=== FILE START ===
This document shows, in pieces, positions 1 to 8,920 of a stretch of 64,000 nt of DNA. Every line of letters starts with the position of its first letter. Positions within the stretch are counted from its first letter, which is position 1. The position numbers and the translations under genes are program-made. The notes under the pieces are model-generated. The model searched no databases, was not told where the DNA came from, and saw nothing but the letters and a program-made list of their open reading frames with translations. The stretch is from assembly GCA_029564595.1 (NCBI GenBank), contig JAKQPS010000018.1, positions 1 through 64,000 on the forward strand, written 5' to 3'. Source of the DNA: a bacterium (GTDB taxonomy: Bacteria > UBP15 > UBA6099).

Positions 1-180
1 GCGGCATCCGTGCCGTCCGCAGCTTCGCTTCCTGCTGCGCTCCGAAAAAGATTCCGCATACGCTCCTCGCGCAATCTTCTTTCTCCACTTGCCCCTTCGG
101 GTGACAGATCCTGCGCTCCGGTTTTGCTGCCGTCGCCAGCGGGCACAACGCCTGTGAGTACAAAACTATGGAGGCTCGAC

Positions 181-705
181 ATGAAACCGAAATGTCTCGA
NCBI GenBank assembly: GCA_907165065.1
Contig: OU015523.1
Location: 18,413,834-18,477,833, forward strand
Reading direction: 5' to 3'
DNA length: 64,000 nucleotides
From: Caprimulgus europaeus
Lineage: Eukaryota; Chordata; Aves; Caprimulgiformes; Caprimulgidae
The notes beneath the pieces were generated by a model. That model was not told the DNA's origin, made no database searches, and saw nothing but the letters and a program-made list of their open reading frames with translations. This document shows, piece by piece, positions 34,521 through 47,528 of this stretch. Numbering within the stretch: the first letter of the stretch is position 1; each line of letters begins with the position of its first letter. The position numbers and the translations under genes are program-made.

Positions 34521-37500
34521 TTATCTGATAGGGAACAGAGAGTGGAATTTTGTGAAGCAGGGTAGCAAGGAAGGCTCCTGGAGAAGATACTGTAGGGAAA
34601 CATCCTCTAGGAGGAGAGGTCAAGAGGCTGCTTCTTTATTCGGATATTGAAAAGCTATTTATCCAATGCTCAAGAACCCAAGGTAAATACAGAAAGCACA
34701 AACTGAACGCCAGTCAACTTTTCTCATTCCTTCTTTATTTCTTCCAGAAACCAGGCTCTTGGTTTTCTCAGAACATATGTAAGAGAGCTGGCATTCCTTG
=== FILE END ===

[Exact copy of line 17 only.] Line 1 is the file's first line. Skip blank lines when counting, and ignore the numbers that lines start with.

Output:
34601 CATCCTCTAGGAGGAGAGGTCAAGAGGCTGCTTCTTTATTCGGATATTGAAAAGCTATTTATCCAATGCTCAAGAACCCAAGGTAAATACAGAAAGCACA